Andrew Boden: APSA Executive Director

Getting that New Job Description

June 5, 2023

I had a conversation with Ruby (not her real name) about JD reevaluations, which reminded me of similar talks I’ve had with many of you, our members, over the years. It turned out that for a long time Ruby’s director had been promising her that she’d rewrite Ruby’s JD to reflect her new job responsibilities.

“Three years went by,” Ruby said, “and I still haven’t heard back from anyone about whether my JD has changed. My director said that I’d likely be going up at least a salary grade.”

I asked Ruby if she’d received any confirmation that the new JD reevaluation for her position had been submitted to SFU Compensation. Ruby said that she wasn’t sure, and I noted that was the first step: to find out if a new JD for her had ever been submitted and, if so, when and what the result was.

Ruby was shocked to find out that, after three years, her new JD had never been submitted for reevaluation. She was even more disappointed to learn that any backpay—should the salary grade for her position be adjusted to a higher one—typically only goes back to the date of formal submission of the new JD to Human Resources. Even if her director submitted her new JD today, she wouldn’t be getting anything like three years of backpay to reflect a potential salary upgrade.

It’s a situation many of you may have found yourselves in, especially after your position’s duties have evolved in the ensuing months or years that you’ve been in your role. The good news is that there is language in the AD policies that you can rely on to find further accountability in the process.

From AD 10.06, article 8.01 c:

“Requests for Position Reevaluation that are initiated by the Employee should be submitted to the supervisor to ensure that any changes in responsibilities have the approval of the line organization. The supervisor should forward the request to Human Resources within ten (10) working days.”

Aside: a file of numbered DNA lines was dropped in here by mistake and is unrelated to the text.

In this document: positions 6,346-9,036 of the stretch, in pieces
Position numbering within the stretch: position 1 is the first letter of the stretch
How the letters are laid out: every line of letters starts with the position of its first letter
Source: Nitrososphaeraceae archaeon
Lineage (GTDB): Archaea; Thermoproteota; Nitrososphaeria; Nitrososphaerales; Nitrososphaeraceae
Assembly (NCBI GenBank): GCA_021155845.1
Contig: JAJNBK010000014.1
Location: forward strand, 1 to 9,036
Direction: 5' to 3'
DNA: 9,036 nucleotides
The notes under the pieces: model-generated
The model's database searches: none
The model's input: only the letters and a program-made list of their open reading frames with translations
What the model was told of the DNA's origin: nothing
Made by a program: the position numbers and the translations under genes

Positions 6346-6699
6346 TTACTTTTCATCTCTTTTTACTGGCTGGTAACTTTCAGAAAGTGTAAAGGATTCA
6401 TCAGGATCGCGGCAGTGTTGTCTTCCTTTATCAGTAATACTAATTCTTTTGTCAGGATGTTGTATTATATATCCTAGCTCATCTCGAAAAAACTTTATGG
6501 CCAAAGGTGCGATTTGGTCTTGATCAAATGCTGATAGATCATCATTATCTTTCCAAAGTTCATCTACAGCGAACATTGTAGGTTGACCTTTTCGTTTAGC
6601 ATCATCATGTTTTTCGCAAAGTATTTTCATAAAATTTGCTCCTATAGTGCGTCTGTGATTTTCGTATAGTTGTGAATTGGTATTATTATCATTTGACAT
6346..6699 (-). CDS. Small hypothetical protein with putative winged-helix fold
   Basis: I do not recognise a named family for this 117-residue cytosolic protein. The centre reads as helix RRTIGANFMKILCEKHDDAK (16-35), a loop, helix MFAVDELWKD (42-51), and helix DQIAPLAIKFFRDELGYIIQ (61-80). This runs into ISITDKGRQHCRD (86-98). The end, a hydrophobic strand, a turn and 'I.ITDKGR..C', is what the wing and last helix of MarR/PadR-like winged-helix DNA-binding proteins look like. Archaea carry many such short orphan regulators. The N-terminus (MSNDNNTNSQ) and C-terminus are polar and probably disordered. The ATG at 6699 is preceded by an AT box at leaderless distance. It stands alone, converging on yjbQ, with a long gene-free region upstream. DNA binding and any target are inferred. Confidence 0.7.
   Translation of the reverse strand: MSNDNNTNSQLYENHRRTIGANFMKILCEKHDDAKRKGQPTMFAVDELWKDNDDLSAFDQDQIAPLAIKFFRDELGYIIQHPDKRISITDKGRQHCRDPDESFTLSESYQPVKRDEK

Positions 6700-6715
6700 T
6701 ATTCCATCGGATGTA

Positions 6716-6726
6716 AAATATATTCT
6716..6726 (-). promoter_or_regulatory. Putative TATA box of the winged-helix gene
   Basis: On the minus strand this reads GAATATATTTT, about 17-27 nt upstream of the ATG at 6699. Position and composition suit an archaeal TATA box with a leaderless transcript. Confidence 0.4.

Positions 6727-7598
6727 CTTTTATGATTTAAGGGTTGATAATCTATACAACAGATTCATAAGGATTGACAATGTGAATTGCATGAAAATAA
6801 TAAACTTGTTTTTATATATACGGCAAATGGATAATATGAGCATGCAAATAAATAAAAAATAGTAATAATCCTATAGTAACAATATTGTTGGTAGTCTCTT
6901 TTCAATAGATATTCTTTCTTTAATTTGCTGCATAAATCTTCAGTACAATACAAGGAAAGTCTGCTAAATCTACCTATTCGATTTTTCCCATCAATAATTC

So, you can initiate a request formally under this policy and also, your leadership does have an obligation to submit the request in a timely fashion — within ten working days. It’s also important to ensure that your requests are in writing so that you can rely on a written record if you need to at a later date.

The key thing to remember is that many directors, managers and supervisors are just as overwhelmed these days as anyone else on campus. It’s essential to begin your request for a JD reevaluation with a conversation with your manager and note where there have been changes to your duties and so on. This is just good practice to maintain your working relationships with your leadership and is also very helpful for any JD rewrites. 

Now, if after the informal conversations with your manager, you still feel as if your request isn’t being respected — that’s the time to rely on the text from AD 10.06 quoted above. As in Ruby’s case, three years shouldn’t pass without you knowing if your JD has even been submitted.

If you receive news that you haven’t received a lift in your salary grade, do ensure that you ask for a copy of the decision in writing. You’ll want to be sure that the reasons why you didn’t receive a salary upgrade are reasonable, fair and transparent. You shouldn’t be left wondering why the results of your JD reevaluation may not have been in your favour.

As always, we're to help you at any time. Meeting with me or my team is 100% confidential.